Saturday, January 25, 2014

Just Be Patient... 3D Printing Will Eventually Make it Possible

Apparently, I'm a hoarder when it comes to email messages because I continually run up against the size limits imposed on my account.  Hitting the upper limit once again, I decided to seriously downsize and get rid of some emails.  As I poured through the emails to see which ones I was willing to send off to oblivion, I ran across this one to Evan Malone, one of the pioneers of personal desktop 3D printing and a founder of the Fab@home project.

I actually  didn't realize just how early in the game that I became interested in personal 3D printing.  As it turns out, the first beta of the Fab@home design was released in December of 2006,  the same month as my first correspondence with Evan.

2006 - First Exploration of the Potential for Ceramic 3D Printing

Here is my email to him...

From: ****
Sent: Monday, December 11, 2006 3:16 PM
To: ***.****
Subject: Fascinated by the Fab@home project for artwork.

A friend referred me to your web site regarding the Fab@Home project.  What is really exciting about this particular project is that you actively encourage experimenting with different materials.  I'm wondering if anyone has experimented with ceramic 'slip' or if it's even possible to use. 
I'm guessing that build time would require relatively long delays between layers to let the slip dry a bit; but, since Native American Pottery uses a coiled technique, the potential might be interesting.  Here are some samples of my daughter's artwork that spurred my interest in this regard.  They are handbuilt and then carved.
The concept of being able to more quickly build ceramic items with undercuts impossible for traditional molding techniques is very intriquing.  What do you think?
  Tom Meeks
 And, his reply...
From: "Evan Malone" <****>
To: <***>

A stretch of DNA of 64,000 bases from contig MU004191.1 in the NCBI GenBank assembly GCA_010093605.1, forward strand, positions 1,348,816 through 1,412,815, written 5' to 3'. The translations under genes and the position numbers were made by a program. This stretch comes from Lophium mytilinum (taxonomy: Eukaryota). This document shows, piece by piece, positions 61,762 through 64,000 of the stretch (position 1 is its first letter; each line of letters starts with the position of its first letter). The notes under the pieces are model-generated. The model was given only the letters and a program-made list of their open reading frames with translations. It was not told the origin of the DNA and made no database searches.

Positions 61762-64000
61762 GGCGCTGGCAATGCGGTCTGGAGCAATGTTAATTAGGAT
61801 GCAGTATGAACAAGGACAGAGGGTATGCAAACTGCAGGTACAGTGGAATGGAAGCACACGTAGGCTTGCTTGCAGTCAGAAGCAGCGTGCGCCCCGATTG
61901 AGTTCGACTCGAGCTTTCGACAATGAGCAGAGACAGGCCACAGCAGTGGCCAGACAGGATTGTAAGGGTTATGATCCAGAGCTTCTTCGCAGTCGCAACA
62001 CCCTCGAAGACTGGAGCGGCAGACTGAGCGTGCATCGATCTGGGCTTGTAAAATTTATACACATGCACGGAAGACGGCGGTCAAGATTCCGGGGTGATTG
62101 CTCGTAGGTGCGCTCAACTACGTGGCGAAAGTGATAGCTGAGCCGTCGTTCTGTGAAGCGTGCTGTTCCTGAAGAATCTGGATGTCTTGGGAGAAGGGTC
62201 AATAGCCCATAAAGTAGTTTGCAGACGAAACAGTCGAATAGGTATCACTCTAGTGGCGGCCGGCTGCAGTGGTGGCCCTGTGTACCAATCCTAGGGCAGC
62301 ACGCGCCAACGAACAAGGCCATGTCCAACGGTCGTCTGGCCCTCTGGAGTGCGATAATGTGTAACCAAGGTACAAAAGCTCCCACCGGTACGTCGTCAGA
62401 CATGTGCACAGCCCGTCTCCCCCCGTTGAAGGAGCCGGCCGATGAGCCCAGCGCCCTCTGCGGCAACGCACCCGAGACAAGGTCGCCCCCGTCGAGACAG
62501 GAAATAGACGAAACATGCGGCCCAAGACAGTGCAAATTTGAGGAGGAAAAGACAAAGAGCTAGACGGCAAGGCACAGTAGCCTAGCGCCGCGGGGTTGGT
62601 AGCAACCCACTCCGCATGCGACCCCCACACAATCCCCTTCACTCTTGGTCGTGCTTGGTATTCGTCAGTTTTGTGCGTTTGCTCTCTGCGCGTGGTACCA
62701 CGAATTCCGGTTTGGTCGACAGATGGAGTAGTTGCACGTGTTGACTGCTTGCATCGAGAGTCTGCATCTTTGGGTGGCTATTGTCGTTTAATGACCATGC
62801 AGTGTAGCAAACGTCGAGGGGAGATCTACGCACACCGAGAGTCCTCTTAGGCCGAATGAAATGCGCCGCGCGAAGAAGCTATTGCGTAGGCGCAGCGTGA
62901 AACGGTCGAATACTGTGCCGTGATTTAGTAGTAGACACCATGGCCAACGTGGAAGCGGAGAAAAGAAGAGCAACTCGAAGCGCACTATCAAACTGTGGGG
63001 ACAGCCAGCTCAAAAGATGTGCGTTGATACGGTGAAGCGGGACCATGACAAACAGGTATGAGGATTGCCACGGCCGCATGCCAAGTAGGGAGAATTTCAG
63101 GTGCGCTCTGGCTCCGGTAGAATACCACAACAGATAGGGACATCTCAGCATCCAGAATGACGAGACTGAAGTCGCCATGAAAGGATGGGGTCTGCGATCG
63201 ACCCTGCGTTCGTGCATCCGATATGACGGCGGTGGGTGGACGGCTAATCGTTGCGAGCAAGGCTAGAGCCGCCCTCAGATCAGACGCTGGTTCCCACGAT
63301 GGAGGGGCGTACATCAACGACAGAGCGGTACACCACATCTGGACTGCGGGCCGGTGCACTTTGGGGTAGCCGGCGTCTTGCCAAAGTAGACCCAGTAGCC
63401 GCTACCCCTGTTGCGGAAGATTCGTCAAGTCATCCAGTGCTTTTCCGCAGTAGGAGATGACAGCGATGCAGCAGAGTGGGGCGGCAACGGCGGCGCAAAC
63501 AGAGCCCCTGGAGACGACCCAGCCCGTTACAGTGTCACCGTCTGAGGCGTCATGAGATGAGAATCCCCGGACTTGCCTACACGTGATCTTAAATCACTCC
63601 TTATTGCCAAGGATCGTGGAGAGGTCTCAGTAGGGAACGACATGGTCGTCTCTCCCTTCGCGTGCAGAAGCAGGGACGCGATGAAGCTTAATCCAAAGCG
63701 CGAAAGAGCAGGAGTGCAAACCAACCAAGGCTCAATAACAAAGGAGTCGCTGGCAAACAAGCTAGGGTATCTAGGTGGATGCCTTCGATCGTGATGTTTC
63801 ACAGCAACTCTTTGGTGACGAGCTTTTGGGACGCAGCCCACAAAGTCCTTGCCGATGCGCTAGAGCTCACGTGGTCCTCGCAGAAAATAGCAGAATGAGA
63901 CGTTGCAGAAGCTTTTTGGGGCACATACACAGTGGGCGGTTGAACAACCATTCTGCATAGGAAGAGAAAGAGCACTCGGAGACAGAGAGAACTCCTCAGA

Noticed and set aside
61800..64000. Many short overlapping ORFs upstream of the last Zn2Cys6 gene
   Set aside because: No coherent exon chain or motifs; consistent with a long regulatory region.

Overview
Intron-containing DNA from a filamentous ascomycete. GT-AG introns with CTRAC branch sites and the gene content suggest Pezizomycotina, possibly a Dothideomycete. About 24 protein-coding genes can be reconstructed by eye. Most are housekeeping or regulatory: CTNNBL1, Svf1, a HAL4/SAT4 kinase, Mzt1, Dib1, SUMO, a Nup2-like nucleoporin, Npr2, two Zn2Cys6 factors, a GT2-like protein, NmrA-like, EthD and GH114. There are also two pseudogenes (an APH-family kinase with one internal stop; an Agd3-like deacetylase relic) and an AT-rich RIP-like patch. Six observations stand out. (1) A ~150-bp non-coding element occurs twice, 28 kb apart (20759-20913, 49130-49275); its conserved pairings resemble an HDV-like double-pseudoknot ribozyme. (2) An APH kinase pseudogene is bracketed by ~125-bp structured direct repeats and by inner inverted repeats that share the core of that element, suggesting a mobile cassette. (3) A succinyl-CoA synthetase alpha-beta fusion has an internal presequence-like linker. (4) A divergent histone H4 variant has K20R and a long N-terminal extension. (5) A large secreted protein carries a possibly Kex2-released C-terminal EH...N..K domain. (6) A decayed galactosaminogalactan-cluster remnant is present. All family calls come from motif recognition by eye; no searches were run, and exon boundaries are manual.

Subject: RE: Fascinated by the Fab@home project for artwork.
Date: Tue, 12 Dec 2006 04:46:01 +0000

Hi Tom,
Your daughter’s ceramics are beautiful – I throw a bit myself when I can find the time.  I think Fab@Home would be able to make some great artwork with ceramics – you’d probably need to work with a thick slip, but certainly there is no reason you couldn’t use the machine for that.  I doubt you’d need to wait much between layers either, assuming you had your slip consistency just right.  Achieving horizontal cutouts as in your would probably require some support material – wax or something similar which would support the overhangs until they dry enough to support themselves/be fired.
I’d be thrilled to see what could be done!
Evan Malone
Computational Synthesis Laboratory
B60 Rhodes Hall (physical)
138 Upson Hall (mail/shipping)
Cornell University
Ithaca NY 14853 USA

Early Pioneers - Unfold

It's been seven years since that first interchange.  Along the way various pioneers have designed 3D printers that could print in clay.  Unfold used a RapMan printer from Bits from Bytes (Now part of 3D Systems) to create their syringe-based deposition system clay printer.  It did a very nice job.   But, it was a hobbyist machine that required users go through what was know as "the build experience" to own one.  Unfold appears to have been primarily interested in using their printer to realize their own designs rather than creating a clay printing 3D printer for the wider artisan market.

You can follow the evolution of the Unfold attempts to create an open-source clay printing machine on the Unfold Fab Blog.

While the "build experience" is not my favorite way to enjoy the benefits of 3D printing,  I certainly have a great deal of respect for the Fab@home and Unfold pioneers for their contributions to show that ceramic printing was posssible.

Early Pioneers - Figulo

Pioneer Figulo  has had even more influence and impact on where we are today in the state of ceramic 3D printing.  Like Unfold, they sought a way to print ceramic art; but, took a completely different route to do so.  Instead of using a syringe approach, they began their development with a powder based system.  While there is not a great deal of information on the process, we can see it in some stage of its development this image.

Figulo Ceramic Printing Process
This difference in technique has enormous implications for design freedom. With a syringe system support materials are solids that must be removed, limiting design options unless one wants the deal with the supports.  The technology that Figulo chose as the basis for their ceramic printing technique lays down a material and then "prints' a binder.  The powder material that is not solidified acts as the support and is simple shaken or blown off after the print is completed.  Figulo took an existing 3D Systems technology and created the materials and binder for creating ceramics designs.